Oracle’s acquisition of Sun hit a snag in EU earlier this month. According to their statement, the EC is concerned that Oracle (the largest database vendor) + Sun’s MySQL (the largest open-source db) would be an anti-competitive combination in their market. So, they are going to look at this further and make a ruling by Jan 2010.
This is unfortunate for Sun’s customers and also business partners, since it delays any communication from Oracle on product support, strategy, plans, roadmap, etc. Customers must wait to get more details on how this acquisition may effect their investments in Sun technologies. For Sun’s business partners, deals are probably on hold until Oracle is legally able to unveil more information.
There are a lot of rumors around this acquisition. This reminds of when Oracle acquired BEA. Back then, I remember hearing some wild speculations about what Oracle might do with BEA assets. Fast-forward to Fusion Middleware (FMW)11g, JRocket & WebLogic (along with Coherence) are now key components of FMW, more specifically, Application Grid, and majority of the BEA assets are incorporated into other layers of FMW (i.e. SOA, BPM).
So, in terms of Sun acquisition, we are just going to have to wait until EC’s ruling to get more details from Oracle :-[ Now, since my interest is in Cloud Computing, I thought it would be interesting to speculate what Oracle may do with Sun technologies once they close the deal… Before we being to discuss Sun’s Cloud Computing related assets, let’s take a look where these companies are vis-a-vis Cloud Computing.
Sun has long had a vision for network-based computing dating back to a couple of decades ago. However, their most recent efforts have involved Network.com where they offered a public Grid over the Internet, followed by Caroline which delivers a Platform-as-a-Service based on OpenSolaris, Sun’s virtualization technologies, and HPC solutions. At this point, some of Sun’s partners (i.e. webappVM, Vertica) have deployed on Caroline.
As for Oracle, there hasn’t been any major announcements around their own Cloud platform. So far, their efforts have involved offering a set of AMIs on Amazon + Cloud DB backup, and data encryption (which is really a function of Oracle database itself).
Here is a high-level overview of related assets:
|Compute Hardware||Sun offers a range of servers powered by its own chip technologies as well as commodity x86/x64 processors. These solutions have been used at large scale internet service providers such as STRATO||None|
|Compute Storage||Sun offers a range of high performance and scalable storage solutions||None|
|Compute Network||Sun offers a range of networking solutions from Ethernet-based solutions, to FC SAN adapters & switches, and high performance computing/low latency solutions (Infiniband)||None|
|Operating Systems|| |
Solaris – Sun’s legacy operating system. The last version of this product is Solaris 10 (2005).
|Oracle offers its own distro of Linux based on Red Hat|
|Server Virtualization|| |
Logical Domains (LDoms) – Sun hardware based virtualization solution
|Storage Virtualization||Sun offers a range of storage virtualization solutions||None|
|Virtualization Management||xVM Ops Center |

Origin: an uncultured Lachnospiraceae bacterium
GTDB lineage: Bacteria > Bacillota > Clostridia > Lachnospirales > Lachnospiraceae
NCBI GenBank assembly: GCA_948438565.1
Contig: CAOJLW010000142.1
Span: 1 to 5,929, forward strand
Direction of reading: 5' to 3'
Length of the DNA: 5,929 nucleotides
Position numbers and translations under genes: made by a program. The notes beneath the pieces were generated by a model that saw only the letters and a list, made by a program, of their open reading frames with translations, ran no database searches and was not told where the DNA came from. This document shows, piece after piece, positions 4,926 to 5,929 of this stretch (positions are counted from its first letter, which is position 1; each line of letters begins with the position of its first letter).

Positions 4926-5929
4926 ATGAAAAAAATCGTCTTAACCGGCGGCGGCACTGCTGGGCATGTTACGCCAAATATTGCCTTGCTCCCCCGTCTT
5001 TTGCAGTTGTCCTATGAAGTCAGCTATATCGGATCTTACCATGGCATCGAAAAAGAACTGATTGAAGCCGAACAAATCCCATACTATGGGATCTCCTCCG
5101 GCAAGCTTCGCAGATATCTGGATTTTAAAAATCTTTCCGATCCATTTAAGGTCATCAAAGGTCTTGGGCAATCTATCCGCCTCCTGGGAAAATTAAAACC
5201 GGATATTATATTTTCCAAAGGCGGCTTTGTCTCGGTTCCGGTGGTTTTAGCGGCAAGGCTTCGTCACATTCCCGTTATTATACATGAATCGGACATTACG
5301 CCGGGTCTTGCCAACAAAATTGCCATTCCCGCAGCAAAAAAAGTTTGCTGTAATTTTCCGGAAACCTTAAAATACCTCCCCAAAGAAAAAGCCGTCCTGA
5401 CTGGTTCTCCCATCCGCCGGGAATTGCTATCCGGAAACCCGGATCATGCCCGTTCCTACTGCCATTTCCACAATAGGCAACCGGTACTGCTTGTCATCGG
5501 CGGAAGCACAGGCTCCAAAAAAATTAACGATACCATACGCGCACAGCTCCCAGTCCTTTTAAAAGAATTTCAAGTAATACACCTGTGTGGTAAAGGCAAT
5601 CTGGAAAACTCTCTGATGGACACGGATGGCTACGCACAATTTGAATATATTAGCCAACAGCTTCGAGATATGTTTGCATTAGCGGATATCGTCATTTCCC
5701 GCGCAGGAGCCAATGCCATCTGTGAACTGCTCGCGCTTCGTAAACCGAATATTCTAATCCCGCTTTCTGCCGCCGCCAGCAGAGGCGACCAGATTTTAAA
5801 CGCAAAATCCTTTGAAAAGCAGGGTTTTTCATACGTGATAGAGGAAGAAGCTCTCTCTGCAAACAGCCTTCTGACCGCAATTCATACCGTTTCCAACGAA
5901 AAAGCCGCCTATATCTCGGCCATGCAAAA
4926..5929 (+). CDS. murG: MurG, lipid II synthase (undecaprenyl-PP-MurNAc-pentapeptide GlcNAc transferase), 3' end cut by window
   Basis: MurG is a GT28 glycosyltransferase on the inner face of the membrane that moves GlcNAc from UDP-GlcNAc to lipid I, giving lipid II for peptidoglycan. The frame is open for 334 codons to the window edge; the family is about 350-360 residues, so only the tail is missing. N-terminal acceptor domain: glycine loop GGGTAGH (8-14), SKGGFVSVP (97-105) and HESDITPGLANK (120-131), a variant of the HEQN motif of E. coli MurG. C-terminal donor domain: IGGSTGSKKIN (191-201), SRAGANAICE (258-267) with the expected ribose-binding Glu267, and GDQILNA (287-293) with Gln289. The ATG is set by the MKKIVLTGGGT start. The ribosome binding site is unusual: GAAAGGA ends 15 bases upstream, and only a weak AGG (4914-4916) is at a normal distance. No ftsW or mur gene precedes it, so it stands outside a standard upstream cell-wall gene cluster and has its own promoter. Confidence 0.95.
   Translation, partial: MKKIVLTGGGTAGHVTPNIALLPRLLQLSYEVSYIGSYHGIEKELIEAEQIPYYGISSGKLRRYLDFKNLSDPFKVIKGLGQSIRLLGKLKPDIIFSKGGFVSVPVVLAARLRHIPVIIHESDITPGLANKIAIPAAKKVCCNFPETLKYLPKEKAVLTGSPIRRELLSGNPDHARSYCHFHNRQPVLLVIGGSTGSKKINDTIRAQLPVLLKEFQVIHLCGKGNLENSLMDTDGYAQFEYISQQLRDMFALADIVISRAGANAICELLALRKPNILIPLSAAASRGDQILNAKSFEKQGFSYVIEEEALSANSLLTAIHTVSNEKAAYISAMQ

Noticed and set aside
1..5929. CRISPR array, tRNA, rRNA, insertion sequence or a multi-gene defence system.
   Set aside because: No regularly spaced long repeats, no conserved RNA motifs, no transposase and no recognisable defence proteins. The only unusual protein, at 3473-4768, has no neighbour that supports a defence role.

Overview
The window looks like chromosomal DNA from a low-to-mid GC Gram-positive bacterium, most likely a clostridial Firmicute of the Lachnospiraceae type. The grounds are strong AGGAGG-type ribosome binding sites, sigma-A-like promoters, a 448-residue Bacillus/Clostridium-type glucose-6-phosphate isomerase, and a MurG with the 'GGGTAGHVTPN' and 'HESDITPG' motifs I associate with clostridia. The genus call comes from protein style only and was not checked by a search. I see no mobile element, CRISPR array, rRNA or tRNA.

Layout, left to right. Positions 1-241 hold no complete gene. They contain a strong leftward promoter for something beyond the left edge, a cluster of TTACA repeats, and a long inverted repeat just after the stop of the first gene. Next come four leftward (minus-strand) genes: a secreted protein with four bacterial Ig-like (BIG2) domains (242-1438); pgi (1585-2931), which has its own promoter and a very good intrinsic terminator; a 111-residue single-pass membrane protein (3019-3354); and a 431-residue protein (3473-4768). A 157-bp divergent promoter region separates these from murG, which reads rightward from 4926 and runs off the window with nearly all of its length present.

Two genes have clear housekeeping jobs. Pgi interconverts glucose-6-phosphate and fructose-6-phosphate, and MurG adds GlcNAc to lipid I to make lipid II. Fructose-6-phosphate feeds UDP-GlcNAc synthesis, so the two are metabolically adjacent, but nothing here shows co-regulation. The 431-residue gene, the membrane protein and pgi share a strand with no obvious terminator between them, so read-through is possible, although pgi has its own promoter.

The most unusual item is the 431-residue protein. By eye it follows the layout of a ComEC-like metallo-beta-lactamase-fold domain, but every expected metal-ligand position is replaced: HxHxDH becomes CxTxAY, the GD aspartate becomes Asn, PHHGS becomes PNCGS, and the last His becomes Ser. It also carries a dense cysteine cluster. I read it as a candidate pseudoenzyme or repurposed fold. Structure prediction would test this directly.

OpenSolaris offers built-in resource management facilities for virtual & physical environments
|Oracle VM + Virtual Iron |
Oracle VM Manager
Oracle Enterprise Manager
|High Performance Computing (HPC)||Sun offers a complete stack for HPC workloads (i.e. Sun Constellation System)||Oracle Database Real Application Clusters (RAC) |
Automatic Storage Management
|Application Support||GlassFish |
Suites of Eclipse based and non-Eclipse based tools
|Systems Management||N1 Service Provisioning Service (SPS) |
Sun Management Center
|Oracle Enterprise Manager |
As far as Cloud Computing, here is what I think Oracle will do:
- Sun hardware – This should be pretty straight forward. I think Oracle will just continue forward with Sun hardware and existing plans. From an organizational model, there will probably be a new hardware division including all former Sun server, network, and storage groups. From a Cloud perspective, Oracle will deliver private Cloud offerings based on Sun hardware and an “Oracle-optimized” software stack.
- Sun virtualization – Although both Oracle & Sun have implemented their hypervisors based on Xen, Sun has integrated virtualization at the OS level (similar to Red Hat) whereas in Oracle’s case, it is bare-metal hypervisor. I think the product management team will decide to keep both to offer customers choices, but probably standardize on a single virtual management framework. In addition, this acquisition will enhance Oracle’s virtualization portfolio with network and storage virtualization solutions as well as desktop virtualization. I think Oracle will invest in all virtualization technology areas including VDI, as they will be considered growth areas.
- OpenSolaris – I think Oracle will create an open-source software division to manage OpenSolaris, Sun Cloud, and other software assets & open-source projects. I also think they will let the developer community to continue to use tools like Netbeans for the foreseeable future.
- Public Cloud – After this acquisition, Oracle will be able to offer a public Cloud based on OpenSolaris. Within a short period of time, I expect to see Oracle’s software available on Sun Cloud. I also expect Oracle to continue to rally the industry around Cloud standardization…
- Systems Management – At some point, after they figure out how to establish a line between open-source and commercial solutions, Oracle will probably port all of Sun systems management solutions to Oracle Enterprise Manager for unified operation and management.